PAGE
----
Bad Boys and Girls
When divorce attorneys ask their clients what led to the breakup of their marriages, addictions and other bad behaviors are mentioned in a list of the top ten. If a divorced person has a drinking or drug problem and isn't able to get this under control before his or her next marriage, is it any surprise that the second marriage will stumble? Other addictions such as gambling or sex likewise create risks to the repeat offender. Some people have spending or eating compulsions or similar hang-ups. If you have any of these types of problems that led to your divorce, you need to get clean and fixed before even considering remarriage. Telling the new fiancé the truth about your problem is also a must.
Needless to say, if you marry someone with such ongoing problems, you're being foolhardy.
Another theory about why multiple divorces occur is that some people just can't stick with anything they do. They're quitters. This is the belief that there is a certain type of person who is quicker to quit than to tough it out. In contrast, it's believed people who marry and never divorce are more committed to the institution of marriage or to their spouse, or both. Another version of this theory is that the hurt and cynical attitude created by the first divorce makes you less likely to stay in a marriage given the eventual ups and downs. It goes like this: After seeing that you survived the first divorce (and you're already branded a divorced person), it's easier to bail out the next time. If your next marriage is difficult, you may feel it's easier to divorce again because you know you will recover. Reality check: While it may be true that divorce is less scary the second time because you know what to expect, who wants to go through that entire trauma again?
The premise here is that those who divorce multiple times tend to be failures in many other facets of life. Are divorced people just losers? This theory can't fly since 50 percent of marriages end in divorce. There aren't that many losers in the world! Still, anyone who has been involved in the dating scene can probably confirm that there are a few out there.
Our research tells us that these reasons—baggage, addictions, hang-ups, quitter-types, and the failure–prone—are not the major reasons for so many multiple divorces. No doubt some remarriages fail because of these various reasons. Some people probably are not the marrying type, and they won't stick it out through the ups and downs. Then there are the complexities of remarriage with children where blood is thicker than water. If the kids, even adult children, pose a problem, some parents may choose them instead of the new spouse. Financial issues also add a layer of difficulty to a remarriage. When people get married the first time, few have any possessions. In contrast, people in their 40s, 50s, or 60s have a lot. They feel the need to protect their money because they do not have time to earn it all over again.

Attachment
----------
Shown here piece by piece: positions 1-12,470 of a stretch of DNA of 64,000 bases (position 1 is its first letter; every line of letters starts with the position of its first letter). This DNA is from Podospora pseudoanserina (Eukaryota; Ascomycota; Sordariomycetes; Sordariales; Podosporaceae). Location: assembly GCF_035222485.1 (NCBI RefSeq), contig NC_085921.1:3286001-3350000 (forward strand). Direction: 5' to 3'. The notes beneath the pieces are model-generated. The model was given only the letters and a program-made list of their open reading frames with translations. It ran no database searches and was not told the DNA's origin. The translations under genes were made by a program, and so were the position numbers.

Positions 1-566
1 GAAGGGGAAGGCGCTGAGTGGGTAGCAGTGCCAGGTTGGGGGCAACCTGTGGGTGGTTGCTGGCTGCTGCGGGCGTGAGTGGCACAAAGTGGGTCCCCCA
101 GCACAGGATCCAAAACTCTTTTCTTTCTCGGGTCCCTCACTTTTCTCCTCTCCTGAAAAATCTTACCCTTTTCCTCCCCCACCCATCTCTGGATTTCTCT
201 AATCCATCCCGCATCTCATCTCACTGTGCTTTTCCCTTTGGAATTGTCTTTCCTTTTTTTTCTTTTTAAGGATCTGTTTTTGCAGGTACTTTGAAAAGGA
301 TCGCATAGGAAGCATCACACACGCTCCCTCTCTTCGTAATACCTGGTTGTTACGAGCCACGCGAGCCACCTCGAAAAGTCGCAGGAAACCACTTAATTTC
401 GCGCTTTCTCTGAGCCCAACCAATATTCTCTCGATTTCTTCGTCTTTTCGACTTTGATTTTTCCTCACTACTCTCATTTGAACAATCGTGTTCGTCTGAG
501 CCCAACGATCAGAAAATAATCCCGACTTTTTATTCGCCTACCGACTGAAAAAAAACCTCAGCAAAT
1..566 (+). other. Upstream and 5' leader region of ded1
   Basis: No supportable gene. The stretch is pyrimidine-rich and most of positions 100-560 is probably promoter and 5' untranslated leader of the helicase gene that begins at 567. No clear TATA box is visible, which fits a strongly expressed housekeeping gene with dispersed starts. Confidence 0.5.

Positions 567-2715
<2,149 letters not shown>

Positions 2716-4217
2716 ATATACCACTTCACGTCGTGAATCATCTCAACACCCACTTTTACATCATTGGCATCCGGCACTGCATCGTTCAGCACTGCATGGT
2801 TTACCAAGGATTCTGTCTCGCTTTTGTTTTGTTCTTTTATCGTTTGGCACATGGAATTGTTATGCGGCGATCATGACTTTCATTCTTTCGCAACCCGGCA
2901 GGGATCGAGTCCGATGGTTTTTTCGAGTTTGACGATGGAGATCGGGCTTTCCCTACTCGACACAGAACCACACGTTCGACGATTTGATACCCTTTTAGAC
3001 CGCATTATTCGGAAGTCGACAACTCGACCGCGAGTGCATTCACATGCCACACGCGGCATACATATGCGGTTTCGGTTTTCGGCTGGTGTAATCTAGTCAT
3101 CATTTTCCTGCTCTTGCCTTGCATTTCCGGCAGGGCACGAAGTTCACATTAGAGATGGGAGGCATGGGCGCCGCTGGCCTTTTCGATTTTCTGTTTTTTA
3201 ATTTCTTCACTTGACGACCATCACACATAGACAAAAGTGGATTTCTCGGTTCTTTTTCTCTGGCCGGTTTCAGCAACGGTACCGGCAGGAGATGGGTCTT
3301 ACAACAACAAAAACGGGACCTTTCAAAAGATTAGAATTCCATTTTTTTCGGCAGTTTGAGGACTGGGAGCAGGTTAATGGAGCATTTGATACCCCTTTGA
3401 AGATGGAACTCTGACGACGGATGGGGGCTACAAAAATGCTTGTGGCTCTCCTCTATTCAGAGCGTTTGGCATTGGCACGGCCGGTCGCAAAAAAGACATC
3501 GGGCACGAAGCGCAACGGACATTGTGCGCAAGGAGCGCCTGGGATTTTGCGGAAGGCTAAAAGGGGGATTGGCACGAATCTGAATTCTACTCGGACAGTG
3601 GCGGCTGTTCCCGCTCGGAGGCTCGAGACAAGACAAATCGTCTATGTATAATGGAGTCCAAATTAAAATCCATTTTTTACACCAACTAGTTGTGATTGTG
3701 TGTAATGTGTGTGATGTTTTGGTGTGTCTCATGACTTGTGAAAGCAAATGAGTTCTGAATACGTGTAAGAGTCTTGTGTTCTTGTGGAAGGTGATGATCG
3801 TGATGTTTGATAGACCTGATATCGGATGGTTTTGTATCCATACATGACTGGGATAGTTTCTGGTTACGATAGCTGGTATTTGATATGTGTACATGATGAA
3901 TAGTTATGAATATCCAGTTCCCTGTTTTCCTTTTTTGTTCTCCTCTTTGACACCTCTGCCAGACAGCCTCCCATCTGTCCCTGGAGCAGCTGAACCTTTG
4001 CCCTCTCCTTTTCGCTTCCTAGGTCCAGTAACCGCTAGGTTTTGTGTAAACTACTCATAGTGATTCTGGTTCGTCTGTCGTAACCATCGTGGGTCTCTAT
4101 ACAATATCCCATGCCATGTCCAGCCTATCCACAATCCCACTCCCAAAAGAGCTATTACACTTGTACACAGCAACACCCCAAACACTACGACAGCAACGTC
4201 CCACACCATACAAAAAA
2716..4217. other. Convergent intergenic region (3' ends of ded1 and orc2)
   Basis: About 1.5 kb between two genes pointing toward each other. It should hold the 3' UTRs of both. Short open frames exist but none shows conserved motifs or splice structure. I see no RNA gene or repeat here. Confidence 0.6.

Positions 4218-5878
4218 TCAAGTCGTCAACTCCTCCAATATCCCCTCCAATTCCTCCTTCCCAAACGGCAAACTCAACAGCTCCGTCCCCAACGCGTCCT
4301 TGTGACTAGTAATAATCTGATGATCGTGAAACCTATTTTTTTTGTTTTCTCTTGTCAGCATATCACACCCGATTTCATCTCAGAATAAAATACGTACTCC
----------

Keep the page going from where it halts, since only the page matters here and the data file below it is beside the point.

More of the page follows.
No, the answer for why most subsequent marriages fail is that divorce creates circumstances that cloud our judgment and may lead us to remarry before we are ready, and we may do so for the wrong reasons. We may even choose one of the four "ill–equipped for marriage" types just mentioned as our next spouses. When we are still adrift in blame–shifting, stigma–fighting, and emotion–sorting, we do not make great mates and we are not in a good position to select one. Unfortunately, we forget that having gone through a divorce means we need to take some time to reempower ourselves. And what we do not need to do is plunge forward mindlessly into dating, mating, and another marriage.
Many a divorced person does not have a clue what went wrong the last time he (or she) recited vows, but he doesn't let that keep him from lining up at the matrimonial scrimmage line for another shot at the end–zone. The marriage–challenged have a hard time seeing the truth. They thrive on love, courtship, romance. They want someone to fix their problems. They quickly end up married again. Bottom line, if you go forward with remarrying when you are still just as clueless as you were the last time you chose a mate, you are very likely to make another marriage mistake—the last thing you want to happen.
Not all redivorces involve marrying the wrong person for the wrong reasons. Some remarriages that end in divorce were not due to bad choices. A woman in our divorce recovery workshop said she was happily remarried for more than 30 years, had four beautiful children, but then her husband had a heart attack. This event pushed him over the edge, and he left her to pursue a new life. Clearly this was not a failed remarriage on her part.
If a remarriage ends within three to ten years, this is generally a sign of marrying the wrong person for the wrong reasons. A recent study reveals that among all remarriages, 25 percent end in divorce or separation within the first five years and 40 percent within ten years. There is ample evidence that many remarriages occur because people were not ready to remarry, resulting in finding the wrong person from the start.